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China – I spent one unexpected day in Wuhan, China during a layover on my way back to the USA because I was not permitted to stay in the airport overnight. It was 34 degrees outside and I was not prepared at all for that! China was difficult to navigate because English is not common In Wuhan and the ATMs were not processing the debit cards so the money situation was also a challenge. Luckily I found some other travelers who contributed to my survival! But China is definitely a place I would like to visit again someday because I do not understand its culture and the behavior of many of its people and I want to know where it all stems from. I need to be immersed in it in order to gain that insight.
Conclusion

Traveling will always be a part of my life, and now I have the confidence to travel any time. The more a person travels, the easier it becomes to just pick up and go. Then settling down and creating a home becomes a choice, not something to do simply because that is all one knows.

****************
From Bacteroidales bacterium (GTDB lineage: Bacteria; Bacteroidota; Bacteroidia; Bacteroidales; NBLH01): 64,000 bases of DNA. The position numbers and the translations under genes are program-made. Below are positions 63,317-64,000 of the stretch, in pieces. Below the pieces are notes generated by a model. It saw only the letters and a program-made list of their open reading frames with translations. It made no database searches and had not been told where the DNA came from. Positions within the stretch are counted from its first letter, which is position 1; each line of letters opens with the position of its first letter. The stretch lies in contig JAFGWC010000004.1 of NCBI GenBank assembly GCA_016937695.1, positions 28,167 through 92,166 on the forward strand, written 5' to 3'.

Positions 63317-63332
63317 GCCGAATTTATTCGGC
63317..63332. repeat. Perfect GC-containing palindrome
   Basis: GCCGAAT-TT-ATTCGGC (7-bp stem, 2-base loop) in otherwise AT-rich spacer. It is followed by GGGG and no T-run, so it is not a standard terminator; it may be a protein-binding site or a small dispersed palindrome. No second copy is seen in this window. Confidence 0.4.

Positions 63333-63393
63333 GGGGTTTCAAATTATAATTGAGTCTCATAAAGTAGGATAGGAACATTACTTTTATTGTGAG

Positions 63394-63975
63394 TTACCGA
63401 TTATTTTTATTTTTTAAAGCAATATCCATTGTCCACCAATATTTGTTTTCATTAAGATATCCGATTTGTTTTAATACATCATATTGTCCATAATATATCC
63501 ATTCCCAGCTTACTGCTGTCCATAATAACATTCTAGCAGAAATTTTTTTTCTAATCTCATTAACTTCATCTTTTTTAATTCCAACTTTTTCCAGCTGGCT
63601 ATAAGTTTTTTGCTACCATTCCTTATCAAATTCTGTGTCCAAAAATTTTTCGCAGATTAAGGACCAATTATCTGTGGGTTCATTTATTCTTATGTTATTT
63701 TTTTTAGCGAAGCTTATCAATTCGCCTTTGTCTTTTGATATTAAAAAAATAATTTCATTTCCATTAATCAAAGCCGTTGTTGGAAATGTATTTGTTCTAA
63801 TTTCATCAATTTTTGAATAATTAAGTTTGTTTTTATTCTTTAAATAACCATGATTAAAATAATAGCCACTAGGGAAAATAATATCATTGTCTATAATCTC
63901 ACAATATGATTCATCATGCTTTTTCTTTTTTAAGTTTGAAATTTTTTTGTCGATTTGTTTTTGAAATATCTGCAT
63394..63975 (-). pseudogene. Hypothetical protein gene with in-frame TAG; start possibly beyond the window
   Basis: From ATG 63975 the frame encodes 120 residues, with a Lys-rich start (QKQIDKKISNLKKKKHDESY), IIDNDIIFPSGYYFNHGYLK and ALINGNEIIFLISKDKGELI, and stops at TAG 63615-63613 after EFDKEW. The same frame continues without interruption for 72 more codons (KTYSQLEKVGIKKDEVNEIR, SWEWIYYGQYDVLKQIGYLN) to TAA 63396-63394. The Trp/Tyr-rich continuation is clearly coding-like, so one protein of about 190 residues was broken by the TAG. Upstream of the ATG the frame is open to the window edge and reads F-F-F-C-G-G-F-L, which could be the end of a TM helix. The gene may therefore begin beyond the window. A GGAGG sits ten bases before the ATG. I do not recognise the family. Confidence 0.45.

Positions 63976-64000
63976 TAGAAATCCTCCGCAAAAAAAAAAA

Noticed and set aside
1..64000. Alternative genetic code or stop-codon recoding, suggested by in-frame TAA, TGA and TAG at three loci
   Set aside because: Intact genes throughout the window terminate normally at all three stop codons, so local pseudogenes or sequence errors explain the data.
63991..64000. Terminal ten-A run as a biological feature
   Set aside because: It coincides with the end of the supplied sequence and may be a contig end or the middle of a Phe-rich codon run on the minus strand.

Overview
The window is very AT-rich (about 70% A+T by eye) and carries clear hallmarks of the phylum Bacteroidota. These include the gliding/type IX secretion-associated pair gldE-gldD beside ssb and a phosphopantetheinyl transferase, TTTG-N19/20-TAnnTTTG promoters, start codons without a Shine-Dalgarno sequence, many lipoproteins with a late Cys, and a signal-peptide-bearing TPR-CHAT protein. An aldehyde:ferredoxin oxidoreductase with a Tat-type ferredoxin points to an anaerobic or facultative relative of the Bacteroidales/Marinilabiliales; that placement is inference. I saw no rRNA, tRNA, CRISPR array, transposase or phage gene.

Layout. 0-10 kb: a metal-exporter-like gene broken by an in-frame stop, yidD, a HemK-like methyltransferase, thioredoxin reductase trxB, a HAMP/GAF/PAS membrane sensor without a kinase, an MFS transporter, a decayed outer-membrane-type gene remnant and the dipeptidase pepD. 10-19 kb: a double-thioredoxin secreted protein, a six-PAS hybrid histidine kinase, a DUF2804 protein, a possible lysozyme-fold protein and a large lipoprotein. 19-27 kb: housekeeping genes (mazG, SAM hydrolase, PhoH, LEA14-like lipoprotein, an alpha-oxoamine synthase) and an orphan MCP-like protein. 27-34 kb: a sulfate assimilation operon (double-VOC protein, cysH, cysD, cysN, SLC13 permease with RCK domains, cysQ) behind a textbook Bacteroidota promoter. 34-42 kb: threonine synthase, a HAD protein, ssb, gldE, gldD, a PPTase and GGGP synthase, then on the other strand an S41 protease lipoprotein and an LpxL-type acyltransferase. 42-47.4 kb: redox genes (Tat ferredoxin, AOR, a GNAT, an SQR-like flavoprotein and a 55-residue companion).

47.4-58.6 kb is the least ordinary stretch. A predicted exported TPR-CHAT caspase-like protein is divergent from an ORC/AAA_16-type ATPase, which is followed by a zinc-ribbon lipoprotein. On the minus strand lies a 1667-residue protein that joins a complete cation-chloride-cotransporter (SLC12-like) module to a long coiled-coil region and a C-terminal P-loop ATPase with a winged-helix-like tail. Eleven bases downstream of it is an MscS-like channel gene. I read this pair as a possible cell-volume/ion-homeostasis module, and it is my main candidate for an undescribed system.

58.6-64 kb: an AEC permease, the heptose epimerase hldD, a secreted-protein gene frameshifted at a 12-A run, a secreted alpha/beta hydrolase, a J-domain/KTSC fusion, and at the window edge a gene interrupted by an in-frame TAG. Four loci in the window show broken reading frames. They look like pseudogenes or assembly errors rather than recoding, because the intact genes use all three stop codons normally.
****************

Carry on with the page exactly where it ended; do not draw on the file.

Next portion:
The purpose of this trip revolved around making progress on my writing project (little did I know, I would add 15 unplanned Backpacking Bonus chapters to the overall project, plus a deep dive into post-travel readjustment!), but there were many more unspoken reasons for embarking on this journey. I value travel for the space it allows for people to process, perhaps heal from a personal loss, and gain perspective on their lives and relationships with others, themselves, and God. It requires that a person surrenders control and trusts that change and distance are necessary for healing and redesign.

If I could identify the underlying motivation I have for writing about my travels, it would be because I want to share it with others and inspire people to travel if they can. I have learned so much and I want people I care about to have access to the same kind of beauty I have witnessed and love I have experienced all around the world. Starting with a strong base of faith, family, and friends and enhancing that foundation through travel, my life has become enriched beyond measure and I feel so blessed because of it.